Annex - Note On Survey And Qualitative Methodology
British Social Attitudes Survey (BSA): interviews over 3,000 adults (18+) in Britain every year, including nearly 300 in Scotland. Interviews take place in interviewees own home on a range of topics. Random sample, representative of the British population.
Scottish Social Attitudes Survey (SSA): 1,200 - 1,500 Scottish adults (18+) interviewed in their own homes on a variety of topics. Random sample, representative of the Scottish population. The SSA focuses on poverty less frequently and in less depth than the BSA does, questions on public spending and welfare were asked in 1999, 2001 and 2010.
Scotpulse Survey: 1,275 responses to an online survey from members of the Scotpulse panel (12,500 Scottish adults aged 16+ are members of the Scotpulse panel, 3,500 members were invited to take the survey, 36% response rate). Survey results weighted by socioeconomic status, age and gender so as to be representative of Scotland as a whole. Survey was 16 questions based on BSA poverty questions, carried out between May and June 2013.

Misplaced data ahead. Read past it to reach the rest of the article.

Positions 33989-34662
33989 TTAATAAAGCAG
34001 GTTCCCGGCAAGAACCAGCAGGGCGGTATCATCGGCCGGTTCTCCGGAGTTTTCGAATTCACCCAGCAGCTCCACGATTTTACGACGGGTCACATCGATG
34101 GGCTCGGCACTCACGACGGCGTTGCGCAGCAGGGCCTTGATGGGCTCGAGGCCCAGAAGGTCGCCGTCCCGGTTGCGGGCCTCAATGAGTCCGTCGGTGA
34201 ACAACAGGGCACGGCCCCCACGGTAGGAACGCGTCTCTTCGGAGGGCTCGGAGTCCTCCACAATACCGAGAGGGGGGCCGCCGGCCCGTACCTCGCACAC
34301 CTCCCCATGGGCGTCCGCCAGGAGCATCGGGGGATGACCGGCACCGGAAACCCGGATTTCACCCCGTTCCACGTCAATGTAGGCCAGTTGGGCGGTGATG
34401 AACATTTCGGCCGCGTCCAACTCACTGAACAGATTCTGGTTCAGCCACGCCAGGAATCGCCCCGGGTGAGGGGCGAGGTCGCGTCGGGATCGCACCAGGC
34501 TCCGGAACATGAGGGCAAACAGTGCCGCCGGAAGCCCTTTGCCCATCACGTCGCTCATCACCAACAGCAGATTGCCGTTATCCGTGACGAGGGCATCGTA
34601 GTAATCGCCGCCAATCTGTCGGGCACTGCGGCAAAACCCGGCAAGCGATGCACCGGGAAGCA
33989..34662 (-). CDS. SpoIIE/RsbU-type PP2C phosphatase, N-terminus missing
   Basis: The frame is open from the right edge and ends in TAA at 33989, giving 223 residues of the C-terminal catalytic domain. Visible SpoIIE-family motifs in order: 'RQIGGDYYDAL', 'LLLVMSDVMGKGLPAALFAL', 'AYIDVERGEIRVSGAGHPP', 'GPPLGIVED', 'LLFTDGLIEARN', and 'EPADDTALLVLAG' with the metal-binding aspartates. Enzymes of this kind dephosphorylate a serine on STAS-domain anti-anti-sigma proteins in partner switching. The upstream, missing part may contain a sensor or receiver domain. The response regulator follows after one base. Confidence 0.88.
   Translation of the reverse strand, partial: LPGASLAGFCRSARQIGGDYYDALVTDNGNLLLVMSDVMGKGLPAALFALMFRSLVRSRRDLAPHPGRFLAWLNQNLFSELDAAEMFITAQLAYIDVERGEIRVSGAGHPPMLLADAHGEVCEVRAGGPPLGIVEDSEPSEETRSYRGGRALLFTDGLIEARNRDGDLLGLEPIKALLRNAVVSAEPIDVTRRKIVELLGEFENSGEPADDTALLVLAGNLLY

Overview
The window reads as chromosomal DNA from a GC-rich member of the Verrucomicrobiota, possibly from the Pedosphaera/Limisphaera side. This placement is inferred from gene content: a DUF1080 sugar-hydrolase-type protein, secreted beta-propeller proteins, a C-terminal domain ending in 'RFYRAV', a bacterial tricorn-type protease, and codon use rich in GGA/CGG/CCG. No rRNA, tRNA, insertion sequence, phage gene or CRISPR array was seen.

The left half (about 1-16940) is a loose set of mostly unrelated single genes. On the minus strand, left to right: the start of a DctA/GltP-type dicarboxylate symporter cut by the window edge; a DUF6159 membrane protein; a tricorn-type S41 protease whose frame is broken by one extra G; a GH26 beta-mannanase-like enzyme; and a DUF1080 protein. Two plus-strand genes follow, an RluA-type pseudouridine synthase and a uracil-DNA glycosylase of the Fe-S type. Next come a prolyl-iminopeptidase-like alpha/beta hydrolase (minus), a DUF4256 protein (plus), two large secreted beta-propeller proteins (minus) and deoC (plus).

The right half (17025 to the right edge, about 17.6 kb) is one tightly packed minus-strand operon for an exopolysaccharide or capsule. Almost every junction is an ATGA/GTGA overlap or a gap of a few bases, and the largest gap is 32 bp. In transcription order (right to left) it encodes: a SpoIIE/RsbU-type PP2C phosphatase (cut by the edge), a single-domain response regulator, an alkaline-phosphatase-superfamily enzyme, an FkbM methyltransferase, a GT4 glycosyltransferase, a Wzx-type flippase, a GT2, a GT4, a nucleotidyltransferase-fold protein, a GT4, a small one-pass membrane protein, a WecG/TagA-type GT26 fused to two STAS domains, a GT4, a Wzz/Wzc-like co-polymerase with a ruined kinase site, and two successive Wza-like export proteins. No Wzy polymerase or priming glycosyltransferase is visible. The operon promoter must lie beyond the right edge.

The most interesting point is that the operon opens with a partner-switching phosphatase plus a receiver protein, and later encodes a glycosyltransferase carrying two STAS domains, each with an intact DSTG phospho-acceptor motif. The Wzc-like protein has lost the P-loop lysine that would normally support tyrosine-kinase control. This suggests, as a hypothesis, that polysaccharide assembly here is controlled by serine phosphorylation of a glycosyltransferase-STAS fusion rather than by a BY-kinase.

Poverty and Social Exclusion Survey - The 'Necessities of Life' survey was carried out between May and June 2012 and is based on a sample of 1,447 adults aged 16 or over in the Britain, including 111 in Scotland, and 1,015 in Northern Ireland. 2011 For Scotland, the survey was also complemented by a separate survey with a sample of 465 run in 2011. Respondents were shown a list of 76 items (46 items for adults and 30 items for children) and asked to select those which they felt were "necessary and which all people should be able to afford, and which they should not have to do without" and those that they felt "may be desirable but are not necessary".
JRF Public Attitudes to Poverty - Eight in-depth interviews with people whose income is below the relative poverty line in London, Liverpool and Birmingham; four discussion groups in areas of high deprivation, split between Liverpool and Birmingham; participants included both those in work and not in work and with a range of incomes; and a day-long deliberative workshop with 50 people in London. The interviews and discussion groups took place in November 2013 and the day long workshop in April 2014. Due to the small sample size, and qualitative methodology findings cannot be considered to be representative of the views of the general public as a whole.
Benefits stigma survey is an online quote sample survey of 2383 adults in Britain carried out in May 2012. The survey included a boost sample of benefits claimants but responses were weighted to make the sample nationally representative in terms of age, social grade, region, working status and gender.